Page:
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I am studying stationary from wikipedia. (https://en.wikipedia.org/wiki/Stationary_process?wprov=sfii1)

In the examples section, the following is written.

let $Y$ have a uniform distribution on $(0,2π]$ and define the time series $\{ X_t \}$ by

$X_t=\cos (t+Y) \quad \text{ for } t \in \mathbb{R}$. Then $\{ X_t \}$ is strictly stationary.

I don't understand why it is stationary.

Can someone prove this?

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    $\begingroup$ Yes. // Can you write down the property you are supposed to establish? $\endgroup$
    – Did
    Mar 19 '16 at 9:09
  • $\begingroup$ @Did I just want to understand the exact definition and differences of the 1st-order, 2nd-order, wide sense, and strict sense stationary. Some sites define them using Expectation, some using Set, some sites using Sequence, some sites using mean and variance, even some sites using signal power. I decided to believe wikipedia's definition but I do not understand why $X_t=\cos{(t+Y)}$ is strictly stationary. $\endgroup$
    – Danny_Kim
    Mar 19 '16 at 10:58
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    $\begingroup$ IOW, you have no idea what you are supposed to show? Then the mention "I don't understand why it is stationa(r)y" is misleading and should read "I don't understand what is stationarity". And to that, the best answer might be to look for a definition, no? So, back to square one: what is the definition of stationarity in this context? $\endgroup$
    – Did
    Mar 19 '16 at 11:01
  • $\begingroup$ @Did First, sorry for vague question. According to wikipedia, definition of stationary is $F_X(x_{t_1+\tau}, \cdots, x_{t_k+\tau} = F_X(x_{t_1}, \cdots, x_{t_k}$. So I tried to prove that $X_t=\cos{(t+Y)}$ is strictly stationary using this definition. But I failed. I might have been able to solve this if not sinusoidal function but common polynomial function. $\endgroup$
    – Danny_Kim
    Mar 19 '16 at 11:06
  • $\begingroup$ ?? Sorry but what is your definition of $F_X(x_{t_1},\ldots,x_{t_k})$? $\endgroup$
    – Did
    Mar 19 '16 at 15:16
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Since the cosine is periodic with period 2$\pi$, $Y$ already covers all possible inputs within a whole period of the cosine, and so does $Y+t$.

A formal proof:

We need to show that $P(\cos(Y)\le x) = P(\cos(Y+t)\le x)$. We have: $P(\cos(Y)\le x)2\pi = I_{]1, \infty]}(x)2\pi + I_{[-1,1]}(x)\mu(\{y\in]0,2\pi]|\cos(y)\le x\})$ and $P(\cos(Y+t)\le x)2\pi = I_{]1, \infty]}(x)2\pi + I_{[-1,1]}(x)\mu(\{y\in]0,2\pi]|\cos(y+t)\le x\})$.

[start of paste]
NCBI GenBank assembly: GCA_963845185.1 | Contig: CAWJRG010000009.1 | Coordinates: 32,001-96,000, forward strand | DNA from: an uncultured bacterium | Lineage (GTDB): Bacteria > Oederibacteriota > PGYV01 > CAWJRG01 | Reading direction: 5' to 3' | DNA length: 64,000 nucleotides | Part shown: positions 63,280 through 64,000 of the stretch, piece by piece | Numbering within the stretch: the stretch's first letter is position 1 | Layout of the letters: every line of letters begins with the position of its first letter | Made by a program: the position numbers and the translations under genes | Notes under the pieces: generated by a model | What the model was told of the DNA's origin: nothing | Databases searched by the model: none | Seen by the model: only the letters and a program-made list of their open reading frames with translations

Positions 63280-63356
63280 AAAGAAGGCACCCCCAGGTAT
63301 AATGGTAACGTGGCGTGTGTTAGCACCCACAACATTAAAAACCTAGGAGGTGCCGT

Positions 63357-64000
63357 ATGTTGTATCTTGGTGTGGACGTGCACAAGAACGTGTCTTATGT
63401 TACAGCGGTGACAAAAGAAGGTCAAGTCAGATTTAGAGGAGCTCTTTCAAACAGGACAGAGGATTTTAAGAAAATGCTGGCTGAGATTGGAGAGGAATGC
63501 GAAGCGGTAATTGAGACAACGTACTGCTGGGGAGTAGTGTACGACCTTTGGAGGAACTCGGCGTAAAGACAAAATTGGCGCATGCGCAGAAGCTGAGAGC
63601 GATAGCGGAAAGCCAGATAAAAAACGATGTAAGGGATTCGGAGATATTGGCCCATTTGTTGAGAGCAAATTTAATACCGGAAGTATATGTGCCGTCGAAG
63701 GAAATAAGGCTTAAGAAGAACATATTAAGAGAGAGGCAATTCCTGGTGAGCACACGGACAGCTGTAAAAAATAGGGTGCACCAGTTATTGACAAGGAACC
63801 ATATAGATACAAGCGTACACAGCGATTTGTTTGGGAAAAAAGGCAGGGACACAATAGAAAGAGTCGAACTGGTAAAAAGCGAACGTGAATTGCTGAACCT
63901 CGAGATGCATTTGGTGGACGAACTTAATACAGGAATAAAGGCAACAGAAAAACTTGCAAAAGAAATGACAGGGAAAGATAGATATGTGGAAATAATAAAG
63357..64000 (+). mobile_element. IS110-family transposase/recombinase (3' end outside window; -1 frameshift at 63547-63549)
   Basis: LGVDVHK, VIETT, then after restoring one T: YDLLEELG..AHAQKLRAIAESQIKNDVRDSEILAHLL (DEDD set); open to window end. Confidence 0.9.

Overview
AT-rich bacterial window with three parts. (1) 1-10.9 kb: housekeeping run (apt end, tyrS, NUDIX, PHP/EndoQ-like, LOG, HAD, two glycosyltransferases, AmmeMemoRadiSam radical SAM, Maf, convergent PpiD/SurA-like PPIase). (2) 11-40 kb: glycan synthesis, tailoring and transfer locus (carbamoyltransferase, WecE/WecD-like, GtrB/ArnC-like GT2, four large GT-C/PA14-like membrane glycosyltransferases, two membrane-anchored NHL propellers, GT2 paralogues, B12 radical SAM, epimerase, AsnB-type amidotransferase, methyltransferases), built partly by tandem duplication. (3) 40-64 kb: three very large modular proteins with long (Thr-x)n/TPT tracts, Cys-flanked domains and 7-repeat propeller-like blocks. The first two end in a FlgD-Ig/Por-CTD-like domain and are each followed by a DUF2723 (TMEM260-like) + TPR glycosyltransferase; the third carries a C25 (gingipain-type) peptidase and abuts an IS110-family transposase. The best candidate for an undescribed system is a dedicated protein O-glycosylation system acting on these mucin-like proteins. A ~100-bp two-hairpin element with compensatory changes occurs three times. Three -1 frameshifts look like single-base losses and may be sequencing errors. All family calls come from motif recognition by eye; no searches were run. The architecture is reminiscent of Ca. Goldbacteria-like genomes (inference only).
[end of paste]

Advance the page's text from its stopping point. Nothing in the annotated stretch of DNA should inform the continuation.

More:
If $x \in [-1,1]$, then $\arccos(x)$ exists and we have:

$\mu(\{y\in]0,2\pi]|\cos(y)\le x\}) = I_{[-1,1]}(x)\mu(\{]0,2\pi]\cap\bigcup_{k\in\mathbf{Z}}[\arccos(x)+2k\pi,2\pi-\arccos(x)+2k\pi]\}) = \mu(\{]0,t]\cup]t,2\pi]\cap\bigcup_{k\in\mathbf{Z}}[\arccos(x)+2k\pi,2\pi-\arccos(x)+2k\pi]\}) = \mu(\{(]t,2\pi]\cup]2\pi,t+2\pi])\cap\bigcup_{k\in\mathbf{Z}}[\arccos(x)+2k\pi,2\pi-\arccos(x)+2k\pi]\}) = \mu(\{]t,t+2\pi]\cap\bigcup_{k\in\mathbf{Z}}[\arccos(x)+2k\pi,2\pi-\arccos(x)+2k\pi]\}) = \mu(\{]0,2\pi]\cap\bigcup_{k\in\mathbf{Z}}[\arccos(x)+2k\pi-t,2\pi-\arccos(x)+2k\pi-t]\}) = \mu(\{y\in]0,2\pi]|\cos(y+t)\le x\})$

We further need to show that $P(X_{t_1+\tau} \le x_1, \ldots, X_{t_n+\tau} \le x_n) = P(X_{t_1} \le x_1, \ldots, X_{t_n} \le x_n)$ for $n \ge 2$.

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  • $\begingroup$ Is it enough to say that it is strictly stationary? I tried to change domain from $X$ to $Y$ using Jacobian matrix. but it is so hard to continue to prove because arc-sinusoidal function appeared in my process. Anyhow, thank you for giving me some intuition. $\endgroup$
    – Danny_Kim
    Mar 19 '16 at 13:14
  • $\begingroup$ @Danny_Kim, I added a formal proof. $\endgroup$
    – hkBst
    Mar 19 '16 at 15:51
  • $\begingroup$ This is weak stationarity. Strict stationarity is the fact that the distribution of $(X_{t_1+s},\ldots,X_{t_k+s})$ does not depend on $s$, for every $k$ and every $(t_1,\ldots,t_k)$. $\endgroup$
    – Did
    Mar 19 '16 at 16:21
  • $\begingroup$ @Did, you are right that it is not yet strict stationarity... $\endgroup$
    – hkBst
    Mar 19 '16 at 16:34
  • $\begingroup$ @hkBst When I saw this answer first, I felt fears. But now I am analyzing your proof. This is good for understanding about WSS. Thank you. Can i ask about ]a, b]? $\endgroup$
    – Danny_Kim
    Mar 20 '16 at 4:49

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